Hippocampal system and declarative (Relational) memory: Summarizing the data from functional neuroimaging studies

Neal J. Cohen, Jennifer Ryan, Caroline Hunt, Lorene Romine, Tracey Wszalek, Courtney Nash

Research output: Contribution to journalReview articlepeer-review


In the last several years there have been impressive strides in the ability to explore the nature of hippocampal system functioning in humans by employing functional neuroimaging methods, permitting such methods to be used in conjunction with neuropsychological methods to better understand the role of the hippocampal system in memory. In this paper, we review the literature on functional imaging studies of the hippocampal system, summarizing the data and testing these data against a number of theories or explanatory accounts of hippocampal function. We consider five alternative explanatory accounts of, or ideas about, hippocampal function - some from already existing work, for which the functional imaging data can provide a new test, and others that have emerged directly from the functional imaging work, and that have yet to be tested for their fit of data from neuropsychological methods. We conclude that the relational (declarative) memory account, in which it is proposed that the hippocampal system plays a critical role in binding together multiple inputs to permit representations of the relations among the constituent elements of scenes or events, can better accomodate the full range of imaging (and other existing) data than any other explanatory account of hippocampal function.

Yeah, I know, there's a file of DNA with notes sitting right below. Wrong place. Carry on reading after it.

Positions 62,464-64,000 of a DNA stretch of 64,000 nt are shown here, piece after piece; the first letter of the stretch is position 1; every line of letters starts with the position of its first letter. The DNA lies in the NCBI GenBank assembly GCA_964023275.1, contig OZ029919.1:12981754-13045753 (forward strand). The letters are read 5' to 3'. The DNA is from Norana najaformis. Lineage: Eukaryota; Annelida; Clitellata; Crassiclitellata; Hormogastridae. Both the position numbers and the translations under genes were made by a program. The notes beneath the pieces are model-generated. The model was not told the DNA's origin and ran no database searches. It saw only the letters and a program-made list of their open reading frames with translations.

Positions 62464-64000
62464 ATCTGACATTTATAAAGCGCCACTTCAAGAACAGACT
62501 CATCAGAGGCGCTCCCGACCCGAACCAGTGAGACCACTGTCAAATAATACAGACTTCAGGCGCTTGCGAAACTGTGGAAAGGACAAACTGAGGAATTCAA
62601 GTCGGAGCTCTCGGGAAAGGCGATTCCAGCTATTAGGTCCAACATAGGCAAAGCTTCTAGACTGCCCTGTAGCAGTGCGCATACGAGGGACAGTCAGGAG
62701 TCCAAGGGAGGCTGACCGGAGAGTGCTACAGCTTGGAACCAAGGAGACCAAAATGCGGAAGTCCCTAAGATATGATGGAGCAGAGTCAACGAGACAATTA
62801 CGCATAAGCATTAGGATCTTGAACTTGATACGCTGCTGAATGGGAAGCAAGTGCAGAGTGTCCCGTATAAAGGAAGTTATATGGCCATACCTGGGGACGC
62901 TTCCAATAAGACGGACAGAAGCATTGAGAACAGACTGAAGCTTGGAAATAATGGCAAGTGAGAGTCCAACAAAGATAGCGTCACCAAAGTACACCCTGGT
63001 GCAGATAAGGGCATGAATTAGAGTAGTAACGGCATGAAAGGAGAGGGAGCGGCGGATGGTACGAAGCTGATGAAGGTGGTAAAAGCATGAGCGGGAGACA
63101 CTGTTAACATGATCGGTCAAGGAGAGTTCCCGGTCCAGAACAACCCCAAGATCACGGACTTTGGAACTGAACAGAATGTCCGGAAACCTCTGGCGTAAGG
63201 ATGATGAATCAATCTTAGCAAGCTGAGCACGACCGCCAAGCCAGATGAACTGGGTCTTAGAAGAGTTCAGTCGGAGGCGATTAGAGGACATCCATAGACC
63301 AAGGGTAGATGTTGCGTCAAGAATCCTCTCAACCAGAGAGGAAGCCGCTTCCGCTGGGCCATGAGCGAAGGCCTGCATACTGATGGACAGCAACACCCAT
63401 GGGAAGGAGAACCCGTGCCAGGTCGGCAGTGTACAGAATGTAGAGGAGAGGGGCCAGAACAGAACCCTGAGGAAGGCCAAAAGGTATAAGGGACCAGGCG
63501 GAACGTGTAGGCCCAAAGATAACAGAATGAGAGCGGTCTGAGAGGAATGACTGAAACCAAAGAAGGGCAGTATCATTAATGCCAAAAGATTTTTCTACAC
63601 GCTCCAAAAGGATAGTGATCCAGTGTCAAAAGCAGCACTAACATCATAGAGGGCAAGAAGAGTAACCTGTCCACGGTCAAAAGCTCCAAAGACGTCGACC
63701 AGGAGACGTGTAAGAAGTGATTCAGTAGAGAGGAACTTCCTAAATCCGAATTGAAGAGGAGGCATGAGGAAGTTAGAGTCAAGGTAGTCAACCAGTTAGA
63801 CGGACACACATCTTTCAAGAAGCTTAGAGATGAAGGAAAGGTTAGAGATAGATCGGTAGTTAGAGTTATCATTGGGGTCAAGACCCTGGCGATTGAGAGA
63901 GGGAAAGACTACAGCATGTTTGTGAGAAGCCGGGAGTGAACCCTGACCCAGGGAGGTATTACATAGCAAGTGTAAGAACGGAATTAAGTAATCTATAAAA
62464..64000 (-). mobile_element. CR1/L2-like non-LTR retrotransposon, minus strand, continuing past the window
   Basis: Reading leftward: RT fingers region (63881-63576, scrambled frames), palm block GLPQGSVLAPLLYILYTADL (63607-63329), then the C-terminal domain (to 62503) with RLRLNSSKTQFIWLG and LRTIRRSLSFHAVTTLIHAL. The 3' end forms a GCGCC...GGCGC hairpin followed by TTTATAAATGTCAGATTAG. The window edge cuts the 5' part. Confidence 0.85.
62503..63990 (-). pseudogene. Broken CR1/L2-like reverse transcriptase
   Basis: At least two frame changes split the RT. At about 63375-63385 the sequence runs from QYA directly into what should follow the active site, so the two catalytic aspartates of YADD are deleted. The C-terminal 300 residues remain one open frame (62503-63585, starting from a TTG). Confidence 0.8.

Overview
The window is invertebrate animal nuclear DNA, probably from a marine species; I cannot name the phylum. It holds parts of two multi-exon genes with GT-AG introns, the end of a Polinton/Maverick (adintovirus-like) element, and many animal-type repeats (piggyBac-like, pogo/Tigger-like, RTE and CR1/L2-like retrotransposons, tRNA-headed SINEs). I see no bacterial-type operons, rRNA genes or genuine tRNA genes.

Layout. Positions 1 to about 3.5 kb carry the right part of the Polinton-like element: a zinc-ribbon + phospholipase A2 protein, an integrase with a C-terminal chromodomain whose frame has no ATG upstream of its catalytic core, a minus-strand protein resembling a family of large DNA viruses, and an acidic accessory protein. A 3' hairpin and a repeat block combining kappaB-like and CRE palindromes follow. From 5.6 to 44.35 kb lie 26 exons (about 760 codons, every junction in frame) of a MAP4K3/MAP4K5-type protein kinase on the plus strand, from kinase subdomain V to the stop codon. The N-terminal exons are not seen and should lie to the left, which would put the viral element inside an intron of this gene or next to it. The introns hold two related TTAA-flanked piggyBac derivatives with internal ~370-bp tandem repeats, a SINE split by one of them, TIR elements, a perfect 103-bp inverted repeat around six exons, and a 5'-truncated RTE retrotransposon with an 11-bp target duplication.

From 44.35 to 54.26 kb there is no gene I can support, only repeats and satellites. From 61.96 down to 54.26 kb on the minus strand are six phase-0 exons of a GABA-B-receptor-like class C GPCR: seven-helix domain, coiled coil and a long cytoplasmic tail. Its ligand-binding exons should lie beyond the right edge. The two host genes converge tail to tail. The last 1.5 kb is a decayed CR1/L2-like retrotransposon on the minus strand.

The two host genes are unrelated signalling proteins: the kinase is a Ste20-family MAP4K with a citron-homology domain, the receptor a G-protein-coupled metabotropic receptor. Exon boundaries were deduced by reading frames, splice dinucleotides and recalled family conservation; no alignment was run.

Original languageEnglish (US)
Pages (from-to)83-98
Number of pages16
Issue number1
StatePublished - 1999


  • Amnesia
  • Declarative memory
  • Functional imaging
  • Hippocampal system
  • Memory binding

ASJC Scopus subject areas

  • Cognitive Neuroscience


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